Last month, the Australian Advertising Standards Board ruled that the comments of fans published on an brand’s Facebook page are actually advertisements and must comply with industry self-regulation and consumer protection laws. This ruling created a lot of discussion among social media managers and digital marketers. It felt like the common consensus was “how can they expect this of us? There is no way we have the resources to read every single post on our Facebook page!”
I beg to differ. Whether or not it is required by regulations, I firmly believe that if a brand is going to create and maintain a social presence on Facebook, the brand SHOULD be reading every post. That level of listening is the reason for having a social presence in the first place: Facebook allows a brand to humanize itself, to express its personality, and to be a “friend” to those who want a relationship with the brand. It allows us to hear what people care about – and the folks that have decided to “like” our brand on Facebook are possibly our most important customers. Why wouldn’t we want to listen to everything they have to say?
For Facebook to be effective with consumers, the brand’s comments need to feel “at home” in the news feed of those who have decided to “like” the brand. The brand’s posts should be like a lot of the other content that shows up in an individual news feed: things that make you smile, make you wonder, help you learn something, or give you a way to bear with a long line at the DMV. The comments posted by a brand’s friends on the page matter just as much as what the brand creates.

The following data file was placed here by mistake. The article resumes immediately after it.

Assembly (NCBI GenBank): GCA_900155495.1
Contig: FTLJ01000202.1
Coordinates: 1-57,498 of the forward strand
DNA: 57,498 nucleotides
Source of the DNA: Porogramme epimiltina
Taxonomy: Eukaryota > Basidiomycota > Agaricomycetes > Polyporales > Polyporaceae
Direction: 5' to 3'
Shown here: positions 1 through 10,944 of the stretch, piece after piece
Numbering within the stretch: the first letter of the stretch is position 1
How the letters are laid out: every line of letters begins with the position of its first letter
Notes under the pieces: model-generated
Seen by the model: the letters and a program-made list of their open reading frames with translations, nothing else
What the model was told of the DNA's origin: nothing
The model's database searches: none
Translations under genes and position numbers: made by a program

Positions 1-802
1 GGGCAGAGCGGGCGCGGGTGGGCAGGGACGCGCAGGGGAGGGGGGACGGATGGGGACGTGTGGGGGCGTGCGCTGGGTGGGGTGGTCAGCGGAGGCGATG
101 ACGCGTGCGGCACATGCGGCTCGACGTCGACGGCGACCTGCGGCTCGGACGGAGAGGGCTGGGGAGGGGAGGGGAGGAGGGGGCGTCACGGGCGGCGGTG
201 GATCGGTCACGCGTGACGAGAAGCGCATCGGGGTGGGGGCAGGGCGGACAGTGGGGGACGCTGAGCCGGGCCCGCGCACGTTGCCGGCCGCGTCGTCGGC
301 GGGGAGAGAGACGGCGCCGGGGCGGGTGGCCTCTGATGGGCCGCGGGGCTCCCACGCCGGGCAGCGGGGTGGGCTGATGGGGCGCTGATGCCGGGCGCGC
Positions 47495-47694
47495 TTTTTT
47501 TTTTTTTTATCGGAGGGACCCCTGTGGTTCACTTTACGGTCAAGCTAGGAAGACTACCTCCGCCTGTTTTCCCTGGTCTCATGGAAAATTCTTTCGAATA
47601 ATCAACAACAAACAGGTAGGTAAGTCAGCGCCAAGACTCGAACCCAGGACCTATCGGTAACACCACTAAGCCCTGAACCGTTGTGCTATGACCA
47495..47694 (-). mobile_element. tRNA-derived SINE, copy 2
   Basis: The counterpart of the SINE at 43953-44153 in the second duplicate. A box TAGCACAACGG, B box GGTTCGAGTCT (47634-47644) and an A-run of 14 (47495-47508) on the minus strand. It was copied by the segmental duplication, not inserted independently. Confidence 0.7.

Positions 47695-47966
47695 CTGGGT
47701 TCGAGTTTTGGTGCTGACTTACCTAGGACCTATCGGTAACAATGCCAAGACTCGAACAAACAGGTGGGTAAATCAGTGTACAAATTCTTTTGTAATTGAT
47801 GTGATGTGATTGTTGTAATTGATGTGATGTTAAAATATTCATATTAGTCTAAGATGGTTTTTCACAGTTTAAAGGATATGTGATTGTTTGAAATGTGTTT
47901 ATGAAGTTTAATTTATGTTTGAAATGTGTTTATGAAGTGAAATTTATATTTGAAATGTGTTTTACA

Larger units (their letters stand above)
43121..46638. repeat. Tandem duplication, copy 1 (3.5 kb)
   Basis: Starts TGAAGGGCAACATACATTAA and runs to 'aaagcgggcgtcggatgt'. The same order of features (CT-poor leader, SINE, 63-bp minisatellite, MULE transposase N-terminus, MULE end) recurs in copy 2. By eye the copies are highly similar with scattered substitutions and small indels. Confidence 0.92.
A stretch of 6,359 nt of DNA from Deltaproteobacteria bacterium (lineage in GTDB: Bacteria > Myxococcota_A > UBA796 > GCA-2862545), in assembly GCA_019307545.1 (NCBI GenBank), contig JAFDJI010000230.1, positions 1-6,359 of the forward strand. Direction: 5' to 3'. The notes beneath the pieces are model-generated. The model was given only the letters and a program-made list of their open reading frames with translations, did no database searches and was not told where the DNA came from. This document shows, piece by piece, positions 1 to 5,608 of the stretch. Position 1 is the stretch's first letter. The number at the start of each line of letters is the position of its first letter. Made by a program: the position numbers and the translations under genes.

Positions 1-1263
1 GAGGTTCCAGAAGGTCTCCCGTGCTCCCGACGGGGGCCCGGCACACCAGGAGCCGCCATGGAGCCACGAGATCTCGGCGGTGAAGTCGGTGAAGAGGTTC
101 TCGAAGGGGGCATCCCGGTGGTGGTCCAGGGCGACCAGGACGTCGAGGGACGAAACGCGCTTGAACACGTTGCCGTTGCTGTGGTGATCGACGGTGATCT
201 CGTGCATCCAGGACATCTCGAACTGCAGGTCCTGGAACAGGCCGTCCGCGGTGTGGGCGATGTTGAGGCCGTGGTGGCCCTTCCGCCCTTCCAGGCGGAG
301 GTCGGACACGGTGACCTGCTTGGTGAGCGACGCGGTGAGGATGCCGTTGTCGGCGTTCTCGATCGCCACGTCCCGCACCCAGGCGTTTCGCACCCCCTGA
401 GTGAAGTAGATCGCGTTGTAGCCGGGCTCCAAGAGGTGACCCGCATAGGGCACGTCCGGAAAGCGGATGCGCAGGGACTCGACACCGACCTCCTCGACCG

I often liken a brand’s Facebook presence to a cocktail party, and the brand is the host of that party. As a host, you don’t want to talk too much about yourself, and you want to help your guests to enjoy themselves. If you are hosting a party, and someone obnoxious is destroying the atmosphere for everyone, you would do something about it; inappropriate comments on your Facebook page can have the same effect as that obnoxious boor. They spoil the party for everyone. It’s the host’s responsibility to handle the situation.
I’m not saying that I agree with the Advertising Standards Board’s view that consumer comments on a brand’s page are “advertising”. But I am saying that the brand has responsibility for them, even if we didn’t write them. They are on our page – a page we created to build a community. We must treat our brand’s Facebook pages as a two-way street. It is not simply a vehicle for us to deliver our brand message to a flock of sheep. It is a place to get acquainted with real people, build friendships, have some fun together. We can’t allow ourselves the excuse of saying we don’t have the time to listen to our friends, or even those who are “posing” as friends: if that’s the case, then we should simply shut down the Facebook page. Unless we treat our friends as more important that the brand, we won’t be able to generate real consumer engagement anyway. We must find the time, the resources, the social management system – whatever it takes to allow our brand to be a real friend. Otherwise, what’s the point?